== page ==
We included all non-psychotic subjects assessed for suspicion of psychosis risk by the Outreach and Support in South London (OASIS) high-risk service, South London and the Maudsley NHS Foundation Trust (SLaM) [Reference Fusar-Poli, Byrne, Badger, Valmaggia and McGuire17]. The OASIS is a specialised clinical service for the assessment and treatment of ARMS individuals. Established in 2001 and currently led by one of the authors of the present study (PFP) it is one of the largest services of this type in Europe. All help-seeking subjects referred to OASIS on suspicion of psychosis risk in the period 1st January 2002 to 31st December 2015 were initially considered eligible. We then excluded those who were referred but never assessed by the team, and those who were already psychotic at baseline. The remaining sample was therefore composed of all non-psychotic subjects undergoing a CAARMS-based assessment at OASIS, as part of the standard care. The details of the CAARMS assessment at OASIS are detailed in a separate paper [Reference Fusar-Poli, Cappucciati, Rutigliano, Lee, Beverly and Bonoldi18]. Upon completion of the assessment, these subjects were assigned the status ARMS+ or ARMS−. Details of the specific care received at OASIS team have been described elsewhere [Reference Fusar-Poli, Frascarelli, Valmaggia, Byrne, Stahl and Rocchetti19].

2.2. Study measures

The primary outcome of interest was the hazard ratio (HR) of developing any ICD-10 non-organic mental disorders in ARMS+ subjects as compared to ARMS− subjects (see supplementary data, eMethod 1).

Time to diagnosis of a mental disorder was measured from the date of the ARMS assessment conducted at the OASIS, censored at 1st March 2016.

Descriptive sociodemographic variables were: age [Reference Kirkbride, Errazuriz, Croudace, Morgan, Jackson and Boydell20], gender [Reference Kirkbride, Errazuriz, Croudace, Morgan, Jackson and Boydell20], ethnicity [Reference Kirkbride, Errazuriz, Croudace, Morgan, Jackson and Boydell20] (black, white, Asian, Caribbean, mixed, other), familial environment [Reference Gonzalez-Pinto, Ruiz de Azua, Ibanez, Otero-Cuesta, Castro-Fornieles and Graell-Berna21] (marital status: married, divorced or separated, single, in a relationship), and socioeconomic status [Reference Lasalvia, Bonetto, Tosato, Zanatta, Cristofalo and Salazzari22] (index of multiple deprivation, IMD 2015 [23], see supplementary data, eMethod 2). All sociodemographic variables were those recorded closest to the time of first referral to OASIS.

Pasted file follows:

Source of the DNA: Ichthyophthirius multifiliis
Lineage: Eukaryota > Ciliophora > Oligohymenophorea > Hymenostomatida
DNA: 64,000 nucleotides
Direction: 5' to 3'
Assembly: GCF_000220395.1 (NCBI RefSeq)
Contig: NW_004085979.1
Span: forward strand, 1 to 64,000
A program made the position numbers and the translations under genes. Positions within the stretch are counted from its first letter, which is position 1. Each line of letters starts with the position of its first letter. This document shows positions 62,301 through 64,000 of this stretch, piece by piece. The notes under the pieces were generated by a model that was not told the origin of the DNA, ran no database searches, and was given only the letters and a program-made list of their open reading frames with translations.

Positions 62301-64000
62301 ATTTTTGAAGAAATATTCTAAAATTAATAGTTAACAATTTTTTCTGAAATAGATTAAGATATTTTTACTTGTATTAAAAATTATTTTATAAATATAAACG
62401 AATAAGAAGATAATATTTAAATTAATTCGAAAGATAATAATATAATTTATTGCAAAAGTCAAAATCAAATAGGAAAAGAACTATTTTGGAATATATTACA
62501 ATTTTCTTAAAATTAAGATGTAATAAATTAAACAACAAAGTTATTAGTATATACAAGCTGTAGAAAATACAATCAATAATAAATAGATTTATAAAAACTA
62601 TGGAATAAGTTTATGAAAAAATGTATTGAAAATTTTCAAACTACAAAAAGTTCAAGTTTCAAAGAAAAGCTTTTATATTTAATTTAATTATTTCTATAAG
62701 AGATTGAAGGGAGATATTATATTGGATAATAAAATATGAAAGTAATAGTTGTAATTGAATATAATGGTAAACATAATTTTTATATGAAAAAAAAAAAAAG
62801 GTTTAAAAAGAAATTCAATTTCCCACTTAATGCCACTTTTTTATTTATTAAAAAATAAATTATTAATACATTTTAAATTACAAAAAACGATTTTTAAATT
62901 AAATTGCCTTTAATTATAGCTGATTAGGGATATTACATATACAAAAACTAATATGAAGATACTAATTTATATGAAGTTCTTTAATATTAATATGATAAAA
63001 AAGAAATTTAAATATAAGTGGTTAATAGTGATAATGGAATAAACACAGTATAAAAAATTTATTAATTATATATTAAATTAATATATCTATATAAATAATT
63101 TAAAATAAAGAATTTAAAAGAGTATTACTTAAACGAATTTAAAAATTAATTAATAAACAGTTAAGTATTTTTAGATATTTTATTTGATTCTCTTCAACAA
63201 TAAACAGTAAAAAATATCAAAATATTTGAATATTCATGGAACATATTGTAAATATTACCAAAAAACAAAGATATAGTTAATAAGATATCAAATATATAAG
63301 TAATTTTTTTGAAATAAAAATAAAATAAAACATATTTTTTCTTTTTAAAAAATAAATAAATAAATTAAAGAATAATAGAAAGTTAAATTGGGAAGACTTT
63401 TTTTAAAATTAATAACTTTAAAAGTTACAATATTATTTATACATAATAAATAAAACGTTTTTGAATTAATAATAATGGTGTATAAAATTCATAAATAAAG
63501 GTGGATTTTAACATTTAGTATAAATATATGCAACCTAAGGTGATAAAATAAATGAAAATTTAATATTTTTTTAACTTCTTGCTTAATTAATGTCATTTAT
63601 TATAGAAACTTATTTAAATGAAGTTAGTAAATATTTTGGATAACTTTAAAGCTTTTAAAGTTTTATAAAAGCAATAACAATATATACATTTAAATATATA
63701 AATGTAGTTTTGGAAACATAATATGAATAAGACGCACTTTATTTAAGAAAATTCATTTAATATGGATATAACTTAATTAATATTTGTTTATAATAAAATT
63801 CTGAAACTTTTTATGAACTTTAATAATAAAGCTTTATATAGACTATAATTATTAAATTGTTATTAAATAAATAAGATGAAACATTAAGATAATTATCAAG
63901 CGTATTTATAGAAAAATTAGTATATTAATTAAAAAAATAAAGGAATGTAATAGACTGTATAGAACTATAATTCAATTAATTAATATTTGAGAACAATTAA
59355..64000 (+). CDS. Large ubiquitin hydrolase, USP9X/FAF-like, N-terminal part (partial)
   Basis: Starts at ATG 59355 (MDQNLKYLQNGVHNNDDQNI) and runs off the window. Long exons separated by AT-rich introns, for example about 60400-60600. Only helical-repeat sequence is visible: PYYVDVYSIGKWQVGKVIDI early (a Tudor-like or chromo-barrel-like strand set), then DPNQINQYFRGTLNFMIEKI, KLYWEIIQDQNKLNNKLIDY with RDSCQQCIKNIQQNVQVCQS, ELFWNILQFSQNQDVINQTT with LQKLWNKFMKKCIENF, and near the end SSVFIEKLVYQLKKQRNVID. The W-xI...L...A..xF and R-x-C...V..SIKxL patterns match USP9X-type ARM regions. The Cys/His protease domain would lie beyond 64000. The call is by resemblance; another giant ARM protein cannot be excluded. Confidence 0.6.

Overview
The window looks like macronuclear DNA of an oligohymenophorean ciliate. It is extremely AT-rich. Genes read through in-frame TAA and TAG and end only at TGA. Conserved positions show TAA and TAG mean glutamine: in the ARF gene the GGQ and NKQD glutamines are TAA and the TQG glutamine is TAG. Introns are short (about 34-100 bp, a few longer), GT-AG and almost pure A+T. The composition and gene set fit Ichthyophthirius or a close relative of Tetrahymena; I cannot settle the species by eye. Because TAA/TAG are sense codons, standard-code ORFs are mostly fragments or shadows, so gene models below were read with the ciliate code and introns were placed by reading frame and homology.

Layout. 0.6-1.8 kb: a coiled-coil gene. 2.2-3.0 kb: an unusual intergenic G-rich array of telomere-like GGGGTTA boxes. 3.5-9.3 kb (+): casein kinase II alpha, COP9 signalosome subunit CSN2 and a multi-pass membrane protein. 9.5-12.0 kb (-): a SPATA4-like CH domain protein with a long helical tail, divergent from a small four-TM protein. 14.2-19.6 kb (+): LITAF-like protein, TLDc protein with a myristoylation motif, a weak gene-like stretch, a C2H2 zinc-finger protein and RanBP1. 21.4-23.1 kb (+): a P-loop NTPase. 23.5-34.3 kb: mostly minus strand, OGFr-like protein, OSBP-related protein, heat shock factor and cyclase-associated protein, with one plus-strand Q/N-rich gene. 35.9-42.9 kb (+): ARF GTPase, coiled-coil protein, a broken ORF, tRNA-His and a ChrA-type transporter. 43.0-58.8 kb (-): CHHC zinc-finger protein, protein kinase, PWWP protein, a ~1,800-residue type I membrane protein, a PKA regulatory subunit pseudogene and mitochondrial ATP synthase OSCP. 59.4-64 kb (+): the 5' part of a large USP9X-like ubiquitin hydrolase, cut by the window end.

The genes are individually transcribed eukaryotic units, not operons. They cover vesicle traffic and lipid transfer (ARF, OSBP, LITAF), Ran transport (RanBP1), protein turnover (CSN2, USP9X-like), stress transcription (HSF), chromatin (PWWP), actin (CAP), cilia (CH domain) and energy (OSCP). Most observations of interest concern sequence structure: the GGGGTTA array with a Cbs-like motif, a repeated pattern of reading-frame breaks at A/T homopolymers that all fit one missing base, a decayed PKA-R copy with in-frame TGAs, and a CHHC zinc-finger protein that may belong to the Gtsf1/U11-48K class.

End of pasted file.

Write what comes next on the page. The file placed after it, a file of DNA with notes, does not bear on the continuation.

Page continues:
2.3. Procedure

Clinical register-based cohort study. Primary outcome and sociodemographic variables were automatically extracted from electronic medical records with the use of the Clinical Record Interactive Search (CRIS) tool [Reference Stewart, Soremekun, Perera, Broadbent, Callard and Denis24] (see supplementary data, eMethod 3).

2.4. Statistical analysis

Sociodemographic characteristics of the ARMS+ vs. ARMS− samples were described by means and SDs for continuous variables, and absolute and relative frequencies for categorical variables. Baseline ARMS+ vs. ARMS−characteristics were compared using Student's t-tests and Chi2. The clinical validity of the ARMS assessment was investigated with Cox proportional hazards models (non-competing risk), evaluating the effects of ARMS status (ARMS+ vs. ARMS−) on the development of any incident mental disorders (any mental disorders, psychotic disorders, non-psychotic disorders) and time to development of these disorders, after checking for proportional hazards assumption [Reference Grambsch and Therneau25]. Incident disorders were defined as the emergence of an ICD-10 primary diagnosis from the aforementioned groups, at any time during the follow-up, when no primary diagnosis in that ICD-10 group was present at baseline (in the first three months following referral to OASIS). We also described the impact of ARMS+ subgroups (Attenuated Psychotic Symptoms [APS]; Genetic Risk and Deterioration [GRD]; Brief and Limited Intermittent Psychotic Symptoms [BLIPS]) vs. ARMS− on the development of incident mental disorders, psychotic disorders and non-psychotic disorders. Subjects meeting multiple ARMS criteria were stratified for symptom severity as previously suggested [Reference Fusar-Poli, Cappucciati, Borgwardt, Woods, Addington and Nelson16]: any BLIPS > APS or APS + GRD > GRD alone. We further described the cumulative incidence of the outcome of interest with Kaplan–Meier failure function (1-survival) [Reference Kaplan and Meier26]. Clinical validity (apparent performance) was determined with the C statistic (area under the curve [AUC]). All analyses were conducted in STATA 13 (STATA Corp., TX, USA).